African creatives use NFTs to sell art

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With the increasing use of blockchain technology, African artists are using its advantages to create communities of sellers and promote their creations in a global marketplace.

By Patrick Nelle, Bird Stories Agency

It’s an ordinary day online for a diverse group of African creatives; or at least such an ordinary day since they found a new and exciting way to advance their careers.

Ordinary now includes a daily meetup in the Twitter space for a long chat. The creatives are mostly from Nigeria (Lagos, Enugu, Lekki, Port-Harcourt and other cities) but they rarely, if ever, see each other. Photographers, painters, animators… six months ago they didn’t even know of each other’s existence. However, today they have a strong community working together to build names and sell their art on NFT marketplaces such as OpenSea, Tezos, Foundation and others.

NFT stands for Non-Fungible Token. It is a digital asset based on blockchain technology (the same used for cryptocurrencies) that contains the name of the asset’s owner on the blockchain. This allows the platform on which the NFT was created to track who owns or trades it – a viable solution for artists who do not have a marketplace to derive financial value from the artworks they produce.

“It helps artists secure their work and control their earnings. From there he has access to the international market – in a country like Cameroon, for example. He will be able to have his royalties paid to him in perpetuity. Each time the artwork is resold, the artist has an opportunity to earn a royalty,” stated Frisco D’Anconia aka Kofi Akosah, the President of Africa Blockchain University, an organization promoting the adoption of blockchain technology across Africa encourages.

To capitalize on NFT opportunities, African artists are building communities to support and encourage one another. One example is the Art Support System, which emerged when 24-year-old Nigerian photographer “1Jubril” saw an opportunity to promote African artists and artworks on NFT marketplaces.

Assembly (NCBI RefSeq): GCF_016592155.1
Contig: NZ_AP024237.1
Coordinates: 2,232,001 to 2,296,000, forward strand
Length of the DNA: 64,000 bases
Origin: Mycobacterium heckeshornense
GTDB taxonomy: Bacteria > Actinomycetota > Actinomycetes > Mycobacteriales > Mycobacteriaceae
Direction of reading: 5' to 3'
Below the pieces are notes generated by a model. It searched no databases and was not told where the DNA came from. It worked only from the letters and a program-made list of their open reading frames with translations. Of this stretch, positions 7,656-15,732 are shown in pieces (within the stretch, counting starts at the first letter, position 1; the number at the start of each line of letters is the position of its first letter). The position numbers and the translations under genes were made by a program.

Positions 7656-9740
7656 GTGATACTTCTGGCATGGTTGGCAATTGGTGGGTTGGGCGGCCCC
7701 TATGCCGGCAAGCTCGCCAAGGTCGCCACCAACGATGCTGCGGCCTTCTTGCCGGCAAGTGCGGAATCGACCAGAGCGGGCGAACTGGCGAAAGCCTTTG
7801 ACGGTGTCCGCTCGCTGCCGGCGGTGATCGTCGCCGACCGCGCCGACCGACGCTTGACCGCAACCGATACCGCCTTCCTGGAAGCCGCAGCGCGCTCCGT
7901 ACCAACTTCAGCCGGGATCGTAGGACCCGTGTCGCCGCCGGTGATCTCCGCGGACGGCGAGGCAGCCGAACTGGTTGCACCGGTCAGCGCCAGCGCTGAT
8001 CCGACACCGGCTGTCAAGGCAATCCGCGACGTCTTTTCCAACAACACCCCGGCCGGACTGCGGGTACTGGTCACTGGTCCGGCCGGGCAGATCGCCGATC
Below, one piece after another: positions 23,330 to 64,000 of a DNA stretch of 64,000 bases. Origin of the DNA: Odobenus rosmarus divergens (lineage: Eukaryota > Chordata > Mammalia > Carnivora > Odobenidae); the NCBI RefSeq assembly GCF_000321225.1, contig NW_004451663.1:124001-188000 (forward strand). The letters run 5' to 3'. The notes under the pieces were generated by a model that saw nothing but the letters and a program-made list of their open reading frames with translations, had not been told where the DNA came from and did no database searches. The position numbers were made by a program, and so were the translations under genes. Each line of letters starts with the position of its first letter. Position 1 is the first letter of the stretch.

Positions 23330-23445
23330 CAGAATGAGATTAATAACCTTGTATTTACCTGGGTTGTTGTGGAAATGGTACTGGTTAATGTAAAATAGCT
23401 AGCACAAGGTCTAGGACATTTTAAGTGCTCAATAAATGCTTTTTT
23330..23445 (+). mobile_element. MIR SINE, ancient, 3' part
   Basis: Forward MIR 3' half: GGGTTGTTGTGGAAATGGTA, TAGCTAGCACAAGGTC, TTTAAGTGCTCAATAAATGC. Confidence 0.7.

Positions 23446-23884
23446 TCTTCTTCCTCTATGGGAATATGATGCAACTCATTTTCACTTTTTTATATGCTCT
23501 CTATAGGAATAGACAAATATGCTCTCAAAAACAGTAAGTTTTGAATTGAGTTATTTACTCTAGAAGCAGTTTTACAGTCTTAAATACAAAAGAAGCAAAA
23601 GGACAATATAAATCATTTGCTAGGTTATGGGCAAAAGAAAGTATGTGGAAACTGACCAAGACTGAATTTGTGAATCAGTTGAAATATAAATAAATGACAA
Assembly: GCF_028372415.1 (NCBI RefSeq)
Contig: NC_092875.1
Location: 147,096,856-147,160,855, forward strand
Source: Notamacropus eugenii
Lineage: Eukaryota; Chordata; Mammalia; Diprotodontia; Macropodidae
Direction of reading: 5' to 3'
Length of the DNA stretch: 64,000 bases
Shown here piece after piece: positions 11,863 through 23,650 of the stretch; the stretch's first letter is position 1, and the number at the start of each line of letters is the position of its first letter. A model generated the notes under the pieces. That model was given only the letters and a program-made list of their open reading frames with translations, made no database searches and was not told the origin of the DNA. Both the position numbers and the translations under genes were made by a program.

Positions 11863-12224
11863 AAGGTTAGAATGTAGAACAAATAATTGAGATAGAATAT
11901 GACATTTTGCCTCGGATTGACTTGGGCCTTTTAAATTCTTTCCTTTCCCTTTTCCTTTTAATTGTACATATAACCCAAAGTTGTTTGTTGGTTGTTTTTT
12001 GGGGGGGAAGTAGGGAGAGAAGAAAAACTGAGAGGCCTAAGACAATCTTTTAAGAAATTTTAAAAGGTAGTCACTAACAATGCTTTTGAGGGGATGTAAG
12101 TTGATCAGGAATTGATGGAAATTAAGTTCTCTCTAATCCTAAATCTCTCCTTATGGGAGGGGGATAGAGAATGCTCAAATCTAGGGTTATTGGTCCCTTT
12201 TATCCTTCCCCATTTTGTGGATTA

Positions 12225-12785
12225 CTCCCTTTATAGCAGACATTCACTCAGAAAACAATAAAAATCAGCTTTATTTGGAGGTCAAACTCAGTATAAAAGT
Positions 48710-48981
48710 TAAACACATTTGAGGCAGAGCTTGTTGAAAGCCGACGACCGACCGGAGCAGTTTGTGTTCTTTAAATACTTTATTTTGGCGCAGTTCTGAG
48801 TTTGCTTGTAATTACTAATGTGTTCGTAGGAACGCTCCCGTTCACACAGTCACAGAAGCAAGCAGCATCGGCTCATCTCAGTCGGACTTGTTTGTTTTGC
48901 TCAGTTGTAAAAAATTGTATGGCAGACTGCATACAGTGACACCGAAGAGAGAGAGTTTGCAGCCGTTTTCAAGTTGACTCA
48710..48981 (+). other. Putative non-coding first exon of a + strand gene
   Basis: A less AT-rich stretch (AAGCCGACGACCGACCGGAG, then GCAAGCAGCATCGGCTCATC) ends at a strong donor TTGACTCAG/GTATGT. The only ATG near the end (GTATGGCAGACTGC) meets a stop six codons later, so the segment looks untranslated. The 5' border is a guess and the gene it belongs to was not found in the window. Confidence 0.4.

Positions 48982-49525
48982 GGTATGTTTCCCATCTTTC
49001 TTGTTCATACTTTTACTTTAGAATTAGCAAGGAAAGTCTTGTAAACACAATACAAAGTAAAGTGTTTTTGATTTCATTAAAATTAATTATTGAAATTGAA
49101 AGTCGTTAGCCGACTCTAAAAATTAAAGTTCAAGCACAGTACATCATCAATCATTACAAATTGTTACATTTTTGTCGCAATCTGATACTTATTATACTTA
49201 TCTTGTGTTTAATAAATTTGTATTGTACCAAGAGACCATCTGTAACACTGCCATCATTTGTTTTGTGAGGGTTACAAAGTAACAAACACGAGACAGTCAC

“The Art Support System is a community of artists-turned-friends built on real vibes and love giving artists the support within the blockchain ecosystem,” he said.


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“The recipe is quite simple, it is to engage with each other’s art posts on social media by sharing, liking and commenting. It also consists in the exchange of experiences, he explained further. The ultimate vision is to promote genuine African arts and promote African values ​​on our way to becoming a force on the global stage by making it together without leaving anyone out,” stated 1Jubril.

1Jubril joined the NFT space on February 1st.

“Like everyone, I didn’t know anyone,” he recalled.

He followed a few people and joined spaces hosted by other artists. Although he was never able to meet her in person, he was inspired to start a group focused on the possibilities of NFT art. The space and number of participants grew from discussion to discussion.

“There was massive support. We’ve expanded our reach. On Twitter, you can only have 75 people in the group. I regularly remove inactive people. So the group today is not the initial 75,” he said via Twitter message.

The community has attracted many young artists and has already transformed their careers. Temi OG, a Nigeria-based pencil artist, belongs to the emerging artist group.

“I joined the NFT community in February of this year through a friend on Instagram. I thought NFT was only for digital artists, not traditional artists like me,” she recalls.

She’d tried it before, but didn’t really get it, she confessed. After being introduced to the NFT Twitter community, she began connecting with people and quickly learned how to navigate the NFT universe.

“It actually took me two months to make my first sale, which was an incredible feeling,” she recalls.

The NFT appeal also appeals to people who initially have no artistic background. Based in Port Harcourt, Stanley Ebonine describes himself as an “entrepreneur who sees problems as opportunities to offer solutions”.

Known as Odogwu Stanley on Twitter, Ebonine initiated the CruzMetaNft project. His goal is to demystify NFTs in Africa and help advance African arts and culture both physically and digitally – including in the Metaverse.

“I’m neither an artist nor a photographer,” says the 29-year-old, who has been managing the maritime trading company founded by his father in Port-Harcourt since 2019.

“My vision is to create a next-generation service through an NFT blockchain to give our community and the rest of the world an equal chance to see African culture like never before. We strongly believe that our project can create a globally recognized service promoting African culture and collaborate with talented African artists, innovators, blockchain and smart contract experts,” he continued.

The Art Support System community has been very supportive of the project, Ebonine said. Since the beginning of his NFT journey he has produced 15 NFT artworks himself. He is also a collector and has so far acquired 6 NFT artworks from African artists.

According to 1Jubril, Art Support System now has over 250 members. Since Twitter only allows 75 people per group, he turns to other apps to scale the community. This is important as interest is growing from Ghana and South Africa, as well as from the rest of the continent.


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Cover photo by Uzunov Rostislav on Pexels

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